Bill Gates, the philanthropist, COVID-19 pandemic expert and a man who has spent billions of dollars on the environment through his Bill & Melina Gates Foundation, wants Americans to go on a 100% “synthetic beef” diet. He says that this could help save the environment.
Gate’s logic has a foundation in scientific research. Rob Jackson, a professor of Earth system science in Stanford University’s School of Earth, Energy & Environmental Sciences, told CNN, “Emissions from cattle and other ruminants are almost as large as those from the fossil fuel industry for methane. People joke about burping cows without realizing how big the source really is.” This methane could be just as harmful to the environment as the burning of fossil fuels.
Gates shared his views about a diet change with the MIT Technology Review: “So no, I don’t think the poorest 80 countries will be eating synthetic meat. I do think all rich countries should move to 100% synthetic beef. You can get used to the taste difference, and the claim is they’re going to make it taste even better over time.”
“Synthetic” beef could be one of two types of products. The first fits the official definition. It is grown in laboratories with the use of animal cells. In fact, it is known as “lab-grown” beef. The U.S. Cattlemen’s Association has filed a petition with the U.S. Department of Agriculture to reject this as a product that can be officially labeled as beef. Undoubtedly, this is because of its potential competition for beef raised on their ranches. However, so far, the price for the process has not dropped enough so that it is commercially viable.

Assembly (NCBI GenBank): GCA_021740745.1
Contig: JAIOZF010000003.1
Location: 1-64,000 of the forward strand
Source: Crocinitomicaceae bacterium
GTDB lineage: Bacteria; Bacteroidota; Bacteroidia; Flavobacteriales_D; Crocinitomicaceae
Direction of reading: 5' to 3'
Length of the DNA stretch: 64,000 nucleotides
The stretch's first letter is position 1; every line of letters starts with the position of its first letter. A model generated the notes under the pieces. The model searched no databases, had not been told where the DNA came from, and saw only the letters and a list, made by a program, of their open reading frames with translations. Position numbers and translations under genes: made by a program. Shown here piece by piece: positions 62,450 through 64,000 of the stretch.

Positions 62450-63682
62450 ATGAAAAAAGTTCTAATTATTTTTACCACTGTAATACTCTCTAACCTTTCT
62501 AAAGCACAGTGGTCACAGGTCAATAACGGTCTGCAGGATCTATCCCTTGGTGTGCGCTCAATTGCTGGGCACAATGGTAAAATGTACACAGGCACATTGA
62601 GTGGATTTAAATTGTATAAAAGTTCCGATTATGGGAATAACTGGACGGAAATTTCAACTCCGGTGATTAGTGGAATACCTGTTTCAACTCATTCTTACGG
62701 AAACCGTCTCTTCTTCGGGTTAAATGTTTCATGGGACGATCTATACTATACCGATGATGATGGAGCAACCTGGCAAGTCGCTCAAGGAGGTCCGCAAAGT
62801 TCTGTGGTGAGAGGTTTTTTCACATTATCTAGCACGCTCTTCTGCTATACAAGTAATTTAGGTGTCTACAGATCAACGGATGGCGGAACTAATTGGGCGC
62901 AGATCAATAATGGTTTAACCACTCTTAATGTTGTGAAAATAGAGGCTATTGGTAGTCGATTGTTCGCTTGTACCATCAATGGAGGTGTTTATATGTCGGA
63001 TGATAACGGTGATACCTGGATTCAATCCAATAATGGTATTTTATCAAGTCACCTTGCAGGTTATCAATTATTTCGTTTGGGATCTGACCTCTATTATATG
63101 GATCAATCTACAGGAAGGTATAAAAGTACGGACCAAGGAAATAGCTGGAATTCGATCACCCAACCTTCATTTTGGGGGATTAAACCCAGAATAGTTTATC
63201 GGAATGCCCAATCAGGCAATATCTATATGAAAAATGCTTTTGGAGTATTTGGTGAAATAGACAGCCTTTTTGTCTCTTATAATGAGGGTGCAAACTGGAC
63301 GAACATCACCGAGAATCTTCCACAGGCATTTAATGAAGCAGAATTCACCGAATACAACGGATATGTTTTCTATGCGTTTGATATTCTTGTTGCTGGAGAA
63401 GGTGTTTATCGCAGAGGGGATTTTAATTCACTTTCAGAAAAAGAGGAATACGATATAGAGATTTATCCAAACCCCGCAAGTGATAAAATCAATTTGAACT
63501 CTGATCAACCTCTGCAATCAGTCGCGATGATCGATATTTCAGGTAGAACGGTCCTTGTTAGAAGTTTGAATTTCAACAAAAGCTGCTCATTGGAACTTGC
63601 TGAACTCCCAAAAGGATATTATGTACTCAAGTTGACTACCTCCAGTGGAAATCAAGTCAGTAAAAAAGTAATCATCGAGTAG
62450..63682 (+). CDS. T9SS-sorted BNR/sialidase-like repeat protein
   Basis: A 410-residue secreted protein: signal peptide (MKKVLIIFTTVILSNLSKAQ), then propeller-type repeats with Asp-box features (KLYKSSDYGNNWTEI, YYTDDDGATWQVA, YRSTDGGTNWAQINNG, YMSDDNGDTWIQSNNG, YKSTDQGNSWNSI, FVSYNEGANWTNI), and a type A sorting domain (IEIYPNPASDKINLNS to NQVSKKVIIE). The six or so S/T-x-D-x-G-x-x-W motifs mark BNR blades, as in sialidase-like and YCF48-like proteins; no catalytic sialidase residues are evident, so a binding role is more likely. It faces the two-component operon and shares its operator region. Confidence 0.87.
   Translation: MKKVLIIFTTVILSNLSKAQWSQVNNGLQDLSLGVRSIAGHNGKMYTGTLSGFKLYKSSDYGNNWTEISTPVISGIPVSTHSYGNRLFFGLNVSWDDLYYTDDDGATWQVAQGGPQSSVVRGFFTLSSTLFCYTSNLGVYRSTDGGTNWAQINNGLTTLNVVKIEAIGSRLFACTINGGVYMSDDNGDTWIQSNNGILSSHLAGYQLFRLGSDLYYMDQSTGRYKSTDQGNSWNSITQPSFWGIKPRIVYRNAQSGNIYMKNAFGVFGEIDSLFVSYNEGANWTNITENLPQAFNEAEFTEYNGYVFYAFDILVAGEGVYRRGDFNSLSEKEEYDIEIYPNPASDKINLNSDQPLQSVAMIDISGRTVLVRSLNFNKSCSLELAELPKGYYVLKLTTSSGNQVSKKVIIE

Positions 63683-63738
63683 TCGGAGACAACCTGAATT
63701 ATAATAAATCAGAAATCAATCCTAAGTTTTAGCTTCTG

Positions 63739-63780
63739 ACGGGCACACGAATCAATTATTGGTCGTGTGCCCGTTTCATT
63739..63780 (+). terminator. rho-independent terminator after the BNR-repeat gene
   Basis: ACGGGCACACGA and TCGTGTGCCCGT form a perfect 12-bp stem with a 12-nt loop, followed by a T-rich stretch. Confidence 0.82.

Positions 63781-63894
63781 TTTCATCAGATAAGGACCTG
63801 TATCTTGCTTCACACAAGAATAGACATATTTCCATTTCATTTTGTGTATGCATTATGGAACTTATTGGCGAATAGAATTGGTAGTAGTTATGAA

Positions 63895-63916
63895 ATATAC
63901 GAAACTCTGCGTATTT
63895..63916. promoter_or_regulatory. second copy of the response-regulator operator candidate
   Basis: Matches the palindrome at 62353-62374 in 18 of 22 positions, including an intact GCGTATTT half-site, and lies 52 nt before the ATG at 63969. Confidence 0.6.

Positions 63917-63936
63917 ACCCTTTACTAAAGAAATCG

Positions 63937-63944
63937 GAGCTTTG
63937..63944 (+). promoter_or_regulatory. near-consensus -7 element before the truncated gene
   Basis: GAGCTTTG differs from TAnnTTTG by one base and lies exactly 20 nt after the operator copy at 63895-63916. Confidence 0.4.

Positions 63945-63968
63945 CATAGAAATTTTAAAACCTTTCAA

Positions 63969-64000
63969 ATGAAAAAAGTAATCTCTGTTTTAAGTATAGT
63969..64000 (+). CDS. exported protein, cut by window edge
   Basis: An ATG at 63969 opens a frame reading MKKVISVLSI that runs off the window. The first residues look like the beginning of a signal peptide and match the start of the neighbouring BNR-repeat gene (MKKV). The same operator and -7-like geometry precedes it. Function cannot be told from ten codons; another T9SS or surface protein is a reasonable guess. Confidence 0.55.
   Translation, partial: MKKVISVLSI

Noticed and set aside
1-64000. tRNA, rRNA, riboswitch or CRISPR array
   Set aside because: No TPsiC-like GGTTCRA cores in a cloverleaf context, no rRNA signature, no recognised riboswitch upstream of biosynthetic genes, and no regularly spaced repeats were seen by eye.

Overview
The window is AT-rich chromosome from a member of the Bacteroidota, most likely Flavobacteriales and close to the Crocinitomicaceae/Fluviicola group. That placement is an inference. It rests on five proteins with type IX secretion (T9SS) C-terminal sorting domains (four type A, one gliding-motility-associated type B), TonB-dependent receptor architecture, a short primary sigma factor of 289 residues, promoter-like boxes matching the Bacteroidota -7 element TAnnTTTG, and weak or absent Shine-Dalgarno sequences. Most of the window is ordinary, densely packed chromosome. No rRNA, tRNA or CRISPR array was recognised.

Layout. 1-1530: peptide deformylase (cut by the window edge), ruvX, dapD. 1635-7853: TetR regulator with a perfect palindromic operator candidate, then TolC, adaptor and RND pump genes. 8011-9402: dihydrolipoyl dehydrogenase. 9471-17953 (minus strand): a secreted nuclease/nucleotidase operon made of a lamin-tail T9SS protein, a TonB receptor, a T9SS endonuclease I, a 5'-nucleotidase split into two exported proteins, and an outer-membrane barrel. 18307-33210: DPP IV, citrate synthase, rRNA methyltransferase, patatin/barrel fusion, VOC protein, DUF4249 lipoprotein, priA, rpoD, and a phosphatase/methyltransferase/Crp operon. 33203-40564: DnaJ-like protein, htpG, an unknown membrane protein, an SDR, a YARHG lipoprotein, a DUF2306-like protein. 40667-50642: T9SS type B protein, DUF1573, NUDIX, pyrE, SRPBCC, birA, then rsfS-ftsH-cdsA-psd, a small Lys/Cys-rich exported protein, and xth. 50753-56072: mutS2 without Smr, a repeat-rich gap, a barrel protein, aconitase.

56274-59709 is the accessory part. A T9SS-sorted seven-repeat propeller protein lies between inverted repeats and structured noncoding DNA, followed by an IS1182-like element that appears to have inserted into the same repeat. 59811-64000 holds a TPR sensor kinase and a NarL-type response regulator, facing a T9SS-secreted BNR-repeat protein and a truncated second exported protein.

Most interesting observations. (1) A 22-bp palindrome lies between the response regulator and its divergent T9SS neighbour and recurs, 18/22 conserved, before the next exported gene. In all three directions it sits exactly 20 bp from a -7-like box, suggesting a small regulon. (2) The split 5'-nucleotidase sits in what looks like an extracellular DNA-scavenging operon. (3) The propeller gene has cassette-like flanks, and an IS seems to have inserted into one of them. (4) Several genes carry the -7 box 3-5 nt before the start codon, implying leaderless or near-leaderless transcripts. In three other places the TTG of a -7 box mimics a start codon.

While products from companies like Beyond Meat do not officially fall into the synthetic beef category, the way in which they are made also cuts carbon emissions. The Beyond Meat mission statement says in part, “By shifting from animal to plant-based meat, we can positively impact four growing global issues: human health, climate change, constraints on natural resources, and animal welfare.”
Beyond Meat clearly has made the case that the general public is beginning to accept their products and others like them. When it released its most recent quarterly results, revenue hit $94 million, which was up 3% year over year. Forbes pointed out that the field for these products is getting crowded. Among the competition for Beyond Meat products, it listed Sweet Earth Brand, Gardein, Happy Little Plants, Boca Foods, Impossible Foods, Sweet Earth Brand and Lightlife Foods. Several of these brands are owned by large public companies.
Will Gates get his wish? Not in the short term. Lab-grown beef remains in its early stages, at least in terms of its financial viability. While sales of companies like Beyond Meat continue to grow, they are dwarfed by the size of the traditional beef market.
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